Seattle Cinema Survey – Unexpectedly Good Sequels

Welcome to the latest bout of the Seattle Cinema Survey aka a gathering of people who hate Michael Bay movies talking about good films; usually.

As it is summer, where sequels come in even more frequently than the rest of the year, I’ve asked our bunch; What’s your favorite sequel you didn’t expect to be good?

The answer couldn’t be more obvious in my brain; Fast Five. Pre the fifth outing in the Fast & Furious franchise, the series did little for me, centering too closely on a small collection of deadly serious acting done by ladies and gentlemen who don’t exactly specialize in that move. With Fast Five, Vin Diesel, Jordana Brewster and the late Paul Walker didn’t need to bare the burden of thinly developed leads with not enough talent to carry the dramatics; they were now in an ensemble collecting the various supporting characters of pictures past. Gone was the plots of illegal street racing done by super stern dudes, into the fold came Ocean’s Eleven on wheels. The mood was looser, the energy more kinetic and oodles of fun flowing amidst additional laughs and ball-busting. Plus, it hosts a ridiculously glorious over-the-top closing action scene where a humongous vault is dragged around the streets of Rio de Janeiro, as both treasure and weapon.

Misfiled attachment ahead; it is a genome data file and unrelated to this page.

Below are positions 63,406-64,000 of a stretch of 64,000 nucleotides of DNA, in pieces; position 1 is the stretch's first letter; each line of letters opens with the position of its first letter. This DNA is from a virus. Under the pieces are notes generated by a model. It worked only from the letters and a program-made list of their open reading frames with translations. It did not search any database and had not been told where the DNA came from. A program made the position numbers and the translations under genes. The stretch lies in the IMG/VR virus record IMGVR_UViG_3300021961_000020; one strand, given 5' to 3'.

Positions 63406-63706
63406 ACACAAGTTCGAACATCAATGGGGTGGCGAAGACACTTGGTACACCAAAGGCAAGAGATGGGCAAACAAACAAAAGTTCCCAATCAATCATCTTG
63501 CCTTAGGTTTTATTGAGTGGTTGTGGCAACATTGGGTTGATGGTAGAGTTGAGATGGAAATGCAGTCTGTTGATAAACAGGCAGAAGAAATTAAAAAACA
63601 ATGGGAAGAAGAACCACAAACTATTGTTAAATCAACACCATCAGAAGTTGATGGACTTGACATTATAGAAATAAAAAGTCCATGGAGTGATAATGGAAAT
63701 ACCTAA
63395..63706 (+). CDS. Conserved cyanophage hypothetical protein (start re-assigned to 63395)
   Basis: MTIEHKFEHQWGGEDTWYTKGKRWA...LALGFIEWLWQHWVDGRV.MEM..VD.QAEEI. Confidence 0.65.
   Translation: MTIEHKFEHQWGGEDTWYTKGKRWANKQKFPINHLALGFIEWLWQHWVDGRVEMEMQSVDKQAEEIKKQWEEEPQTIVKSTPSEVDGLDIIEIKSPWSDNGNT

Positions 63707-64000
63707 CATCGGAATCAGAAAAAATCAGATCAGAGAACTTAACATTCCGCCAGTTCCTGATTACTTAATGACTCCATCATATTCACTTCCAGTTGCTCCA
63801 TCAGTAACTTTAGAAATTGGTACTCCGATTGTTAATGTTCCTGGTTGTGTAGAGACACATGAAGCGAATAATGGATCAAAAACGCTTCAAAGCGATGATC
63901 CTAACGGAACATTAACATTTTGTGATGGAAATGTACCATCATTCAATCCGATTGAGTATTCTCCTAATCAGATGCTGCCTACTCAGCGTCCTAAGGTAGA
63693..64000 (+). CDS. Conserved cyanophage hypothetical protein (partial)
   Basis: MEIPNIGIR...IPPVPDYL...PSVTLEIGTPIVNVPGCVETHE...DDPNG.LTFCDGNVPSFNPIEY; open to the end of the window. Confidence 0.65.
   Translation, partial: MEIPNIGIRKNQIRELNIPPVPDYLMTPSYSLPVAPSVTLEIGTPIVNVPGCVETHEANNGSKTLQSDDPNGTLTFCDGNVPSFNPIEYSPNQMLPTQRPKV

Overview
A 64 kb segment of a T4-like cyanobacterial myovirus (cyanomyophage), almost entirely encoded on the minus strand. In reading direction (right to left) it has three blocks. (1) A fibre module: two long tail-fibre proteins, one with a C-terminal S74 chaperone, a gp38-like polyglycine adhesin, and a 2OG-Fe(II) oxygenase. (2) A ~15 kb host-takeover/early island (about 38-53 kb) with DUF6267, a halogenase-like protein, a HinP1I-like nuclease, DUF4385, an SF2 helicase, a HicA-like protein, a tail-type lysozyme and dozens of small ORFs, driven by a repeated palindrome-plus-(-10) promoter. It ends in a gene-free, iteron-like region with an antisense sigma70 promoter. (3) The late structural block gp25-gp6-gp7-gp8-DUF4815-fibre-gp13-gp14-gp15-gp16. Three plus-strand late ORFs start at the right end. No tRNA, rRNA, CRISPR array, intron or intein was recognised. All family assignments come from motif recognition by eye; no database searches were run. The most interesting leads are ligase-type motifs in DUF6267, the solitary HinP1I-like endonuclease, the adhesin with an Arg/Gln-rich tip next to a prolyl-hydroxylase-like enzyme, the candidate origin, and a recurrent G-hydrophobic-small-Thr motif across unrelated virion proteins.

Erik Samdahl of Film Jabber @filmjabber
I was going to go with 22 Jump Street, but the most surprisingly sequel that comes to mind is Magic Mike XXL. I wouldn’t go so far as to call it my favorite—in fact I’m sure it’s not—but it’s definitely a sequel that I went into with low expectations and walked out being stunned by how much fun I had, as a straight dude, watching a movie about a bunch of male strippers.
Matt Oakes of Silver Screen Riot @SSRdotcom